(a) Non-crosslinked samples show decreased RNA recovery. Bars indicate Ct value obtained by performing qPCR on 1:10 diluted pre-PCR (post-adapter ligated) library of HNRNPK and LIN28B eCLIP performed on two UV-crosslinked replicates, one non-crosslinked sample, and the paired SMInput. Increased qPCR Ct (greater required amplification) indicates decreased material obtained from the eCLIP procedure. (b) Distinct RNA binding profiles identified by eCLIP. Five HepG2 eCLIP experiments (along with paired SMInputs) are shown for the ~7kb region at the 3′ end of the RRBP1 gene, with peak calls indicated as boxes below RPM-normalized read density tracks. Significantly enriched peaks are indicated as darkened boxes. (c) Correlation between required amplification and percent of reads that are usable (i.e., not PCR duplicates) for 277 sequenced eCLIP libraries with more than 106 uniquely mapped reads. Each point indicates the eCT (extrapolated number of PCR cycles required to obtain 100 fMoles of library (x-axis), and the corresponding fraction of usable reads (out of uniquely mapped) obtained after high-throughput sequencing (y-axis). (d) eCLIP (204 libraries comprising 102 experiments in biological duplicate) yields increased usable reads with standard sequencing depth compared to 127 published iCLIP datasets or 152 published CLIP experiments. Each dataset is indicated by a point, with smoothed density plots created with the distributionPlot Matlab package with default settings (smoothened using ksdensity with a Normal kernel).

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Supplementary Figure 14 eCLIP enables distinction between significant binding and common background.

(a-b) Read density tracks indicate eCLIP and SMInput signal at two abundant small RNAs. (a) A U6 snRNA (Gencode ID RNU6-9) shows read density across all eCLIP and SMInput samples, including CLIPper-called clusters (light colored bars below tracks). Significantly enriched signal is only observed for eCLIP of SMNDC1 and PRPF8, with significantly enriched peaks indicated below (as darkly colored bars). (b) Similar analysis indicates common background signal at 7SK snRNA (RN7SK), but significant enrichment in eCLIP of known 7SK ribonucleoprotein particle component LARP7. (c) Analysis of PRPF8 clusters indicates that whereas the vast majority of intronic and CDS clusters show enrichment in PRPF8 eCLIP relative to SMInput, chrM, snoRNA, and rRNA-overlapping clusters are typically false positives that are depleted in eCLIP. Notably, unlike RBFOX2 (Figure 4a), snRNA clusters identified for PRPF8 are largely enriched in PRPF8 CLIP, consistent with its known role as a core spliceosome component.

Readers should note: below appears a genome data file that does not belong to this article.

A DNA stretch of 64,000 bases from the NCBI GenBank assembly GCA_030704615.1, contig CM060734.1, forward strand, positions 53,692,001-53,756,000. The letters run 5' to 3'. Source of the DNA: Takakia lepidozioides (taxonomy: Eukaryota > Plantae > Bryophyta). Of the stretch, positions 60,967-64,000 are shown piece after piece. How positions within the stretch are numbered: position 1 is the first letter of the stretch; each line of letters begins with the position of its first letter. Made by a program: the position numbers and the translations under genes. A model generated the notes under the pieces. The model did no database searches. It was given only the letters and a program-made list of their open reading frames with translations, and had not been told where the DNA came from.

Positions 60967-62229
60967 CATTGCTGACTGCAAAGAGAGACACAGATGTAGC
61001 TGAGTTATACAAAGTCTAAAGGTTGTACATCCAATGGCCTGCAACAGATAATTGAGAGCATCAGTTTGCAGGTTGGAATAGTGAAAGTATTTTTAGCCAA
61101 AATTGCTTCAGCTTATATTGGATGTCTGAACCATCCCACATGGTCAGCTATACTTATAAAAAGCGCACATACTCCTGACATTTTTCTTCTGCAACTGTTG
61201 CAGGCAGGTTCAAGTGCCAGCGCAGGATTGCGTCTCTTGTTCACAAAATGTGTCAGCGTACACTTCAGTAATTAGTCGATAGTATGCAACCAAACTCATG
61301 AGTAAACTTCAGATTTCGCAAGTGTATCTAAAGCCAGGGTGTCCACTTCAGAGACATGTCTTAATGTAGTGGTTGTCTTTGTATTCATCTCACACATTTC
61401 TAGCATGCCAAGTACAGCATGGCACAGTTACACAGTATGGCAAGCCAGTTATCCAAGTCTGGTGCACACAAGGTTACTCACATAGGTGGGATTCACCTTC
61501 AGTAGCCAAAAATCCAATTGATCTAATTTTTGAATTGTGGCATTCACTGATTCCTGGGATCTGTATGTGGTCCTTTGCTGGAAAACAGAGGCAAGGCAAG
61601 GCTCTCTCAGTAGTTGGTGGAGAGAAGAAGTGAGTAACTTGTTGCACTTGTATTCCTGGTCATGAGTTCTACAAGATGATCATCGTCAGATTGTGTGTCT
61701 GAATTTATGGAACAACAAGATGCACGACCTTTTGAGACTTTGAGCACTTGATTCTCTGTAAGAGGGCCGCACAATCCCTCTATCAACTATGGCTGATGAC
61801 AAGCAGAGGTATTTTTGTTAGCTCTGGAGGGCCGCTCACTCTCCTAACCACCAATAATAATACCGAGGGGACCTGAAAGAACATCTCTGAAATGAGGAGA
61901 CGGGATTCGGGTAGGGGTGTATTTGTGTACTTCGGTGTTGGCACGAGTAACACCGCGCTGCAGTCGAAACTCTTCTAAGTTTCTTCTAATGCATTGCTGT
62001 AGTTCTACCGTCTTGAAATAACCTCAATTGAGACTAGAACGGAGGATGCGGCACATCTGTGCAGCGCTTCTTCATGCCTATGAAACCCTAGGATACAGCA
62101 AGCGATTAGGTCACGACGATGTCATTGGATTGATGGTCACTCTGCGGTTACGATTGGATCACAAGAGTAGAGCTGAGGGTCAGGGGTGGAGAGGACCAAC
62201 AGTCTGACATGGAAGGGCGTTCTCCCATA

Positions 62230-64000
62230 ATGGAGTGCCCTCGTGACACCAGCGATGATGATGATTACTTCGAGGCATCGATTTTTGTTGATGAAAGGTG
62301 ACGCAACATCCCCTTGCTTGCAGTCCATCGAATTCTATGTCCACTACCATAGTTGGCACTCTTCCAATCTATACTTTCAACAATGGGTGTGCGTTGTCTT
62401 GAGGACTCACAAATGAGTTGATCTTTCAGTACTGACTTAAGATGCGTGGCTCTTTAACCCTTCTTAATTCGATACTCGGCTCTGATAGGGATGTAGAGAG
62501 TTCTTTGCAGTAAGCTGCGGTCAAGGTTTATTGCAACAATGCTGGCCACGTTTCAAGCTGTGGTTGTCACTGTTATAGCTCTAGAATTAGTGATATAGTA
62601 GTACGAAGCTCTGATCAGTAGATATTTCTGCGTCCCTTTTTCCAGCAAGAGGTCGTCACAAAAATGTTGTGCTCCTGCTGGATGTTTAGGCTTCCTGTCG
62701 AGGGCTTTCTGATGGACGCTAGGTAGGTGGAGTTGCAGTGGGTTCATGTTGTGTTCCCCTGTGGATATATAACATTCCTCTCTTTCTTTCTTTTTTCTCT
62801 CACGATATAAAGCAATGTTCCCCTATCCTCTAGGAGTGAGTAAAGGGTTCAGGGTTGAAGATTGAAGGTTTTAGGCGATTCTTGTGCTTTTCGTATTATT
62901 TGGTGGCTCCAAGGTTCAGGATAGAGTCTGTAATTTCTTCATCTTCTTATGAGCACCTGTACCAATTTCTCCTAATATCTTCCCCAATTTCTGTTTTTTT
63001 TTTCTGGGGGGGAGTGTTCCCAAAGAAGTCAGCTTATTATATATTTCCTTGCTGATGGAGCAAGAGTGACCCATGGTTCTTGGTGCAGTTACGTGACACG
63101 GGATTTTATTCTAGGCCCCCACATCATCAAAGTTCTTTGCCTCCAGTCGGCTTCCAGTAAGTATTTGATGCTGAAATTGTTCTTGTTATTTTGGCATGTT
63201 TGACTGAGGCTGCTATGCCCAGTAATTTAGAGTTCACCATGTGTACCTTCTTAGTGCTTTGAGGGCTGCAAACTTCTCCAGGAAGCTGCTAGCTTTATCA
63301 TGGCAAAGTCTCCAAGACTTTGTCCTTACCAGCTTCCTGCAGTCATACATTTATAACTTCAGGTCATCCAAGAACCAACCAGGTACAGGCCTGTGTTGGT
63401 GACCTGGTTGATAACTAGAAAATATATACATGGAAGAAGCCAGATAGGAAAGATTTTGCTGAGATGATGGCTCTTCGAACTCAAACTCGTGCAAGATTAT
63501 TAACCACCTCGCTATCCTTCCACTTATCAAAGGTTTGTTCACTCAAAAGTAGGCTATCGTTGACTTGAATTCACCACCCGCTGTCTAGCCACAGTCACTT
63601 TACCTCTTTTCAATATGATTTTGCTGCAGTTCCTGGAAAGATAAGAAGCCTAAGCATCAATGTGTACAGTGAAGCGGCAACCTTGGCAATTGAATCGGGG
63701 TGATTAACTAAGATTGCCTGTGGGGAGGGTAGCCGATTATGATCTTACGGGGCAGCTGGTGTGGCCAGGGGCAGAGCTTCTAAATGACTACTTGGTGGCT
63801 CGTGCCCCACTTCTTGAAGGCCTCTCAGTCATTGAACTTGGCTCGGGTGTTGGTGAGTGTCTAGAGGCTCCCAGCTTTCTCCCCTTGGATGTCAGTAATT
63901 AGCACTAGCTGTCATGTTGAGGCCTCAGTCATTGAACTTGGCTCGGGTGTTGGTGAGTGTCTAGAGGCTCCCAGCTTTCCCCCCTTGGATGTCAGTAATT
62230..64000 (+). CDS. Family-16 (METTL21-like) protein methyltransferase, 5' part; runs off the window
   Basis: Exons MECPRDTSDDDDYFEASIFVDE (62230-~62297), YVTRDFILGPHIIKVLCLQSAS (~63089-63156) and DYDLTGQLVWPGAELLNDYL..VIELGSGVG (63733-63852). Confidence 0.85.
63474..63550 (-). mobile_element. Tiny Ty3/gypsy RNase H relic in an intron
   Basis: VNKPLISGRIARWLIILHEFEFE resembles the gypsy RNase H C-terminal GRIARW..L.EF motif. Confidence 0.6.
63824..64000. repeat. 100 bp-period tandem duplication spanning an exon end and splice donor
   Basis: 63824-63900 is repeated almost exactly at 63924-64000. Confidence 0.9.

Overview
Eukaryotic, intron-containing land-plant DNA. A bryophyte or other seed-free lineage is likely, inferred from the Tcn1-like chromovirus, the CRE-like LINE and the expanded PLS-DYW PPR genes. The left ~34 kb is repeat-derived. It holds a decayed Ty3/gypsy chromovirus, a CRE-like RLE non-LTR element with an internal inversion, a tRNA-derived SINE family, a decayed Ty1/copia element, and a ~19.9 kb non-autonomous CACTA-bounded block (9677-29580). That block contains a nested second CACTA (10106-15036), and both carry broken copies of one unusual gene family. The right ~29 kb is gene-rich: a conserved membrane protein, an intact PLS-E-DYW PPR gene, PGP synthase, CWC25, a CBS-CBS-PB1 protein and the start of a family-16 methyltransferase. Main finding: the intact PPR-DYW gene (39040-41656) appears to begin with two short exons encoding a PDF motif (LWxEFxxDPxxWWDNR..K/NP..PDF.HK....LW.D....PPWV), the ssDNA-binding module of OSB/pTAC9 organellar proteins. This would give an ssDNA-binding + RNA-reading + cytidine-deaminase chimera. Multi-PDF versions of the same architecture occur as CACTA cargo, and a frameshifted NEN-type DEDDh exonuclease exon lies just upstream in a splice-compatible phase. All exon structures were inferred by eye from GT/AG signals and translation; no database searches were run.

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Supplementary Figure 15 RNA-centric view of RNA binding protein association.

(a-b) Sorting all 204 K562 and HepG2 eCLIP datasets by fold-enrichment for 7SK snRNA (RN7SK) identifies LARP7 as specifically binding 7SK. (a) Each bar indicates fold-enrichment in eCLIP compared to SMInput for usable reads mapping to the 7SK snRNA. (b) Bars indicate RPM of 7SK snRNA in each eCLIP dataset, before SMInput normalization. 7SK has over 100 reads in nearly all eCLIP experiments, and over 1,000 reads in the majority of experiments (datasets are ordered identically as in (a)). (c) Sorting all eCLIP experiments by fold-enrichment summed over all histone RNAs identifies SLBP as uniquely binding to histone transcripts. (d) Sorting 120 K562 eCLIP experiments by fold-enrichment for XIST identifies four proteins with greater than 2-fold enrichment: HNRNPK, PTBP1, HNRNPM, and SRSF1. (e) For the four proteins with enriched binding to XIST identified in (d), read density tracks across XIST identify specific regions of binding. Bars below density tracks indicate clusters, with significantly SMInput-enriched clusters indicated by darkened color. (f) Bars indicate RPM across lncRNA MALAT for all 204 K562 and HepG2 eCLIP datasets. (g) Tracks show read density (in RPM) across MALAT1 for eight RBPs indicated in Figure 4c, with paired SMInput datasets below. Boxes indicate CLIPper-identified clusters, with significantly enriched peaks indicated as dark boxes.

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Supplementary information

Supplementary Text and Figures

Supplementary Figures 1–15, Supplementary Table 3, and Supplementary Protocol 1 and 2 (PDF 15574 kb)

Supplementary Table 1

Public CLIP dataset listing and associated read mapping values. (XLSX 34 kb)

Supplementary Table 2

eCLIP experiments deposited at the ENCODE Data Coordination Center, and associated read mapping values. (XLSX 26 kb)

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Van Nostrand, E., Pratt, G., Shishkin, A. et al. Robust transcriptome-wide discovery of RNA-binding protein binding sites with enhanced CLIP (eCLIP). Nat Methods 13, 508–514 (2016).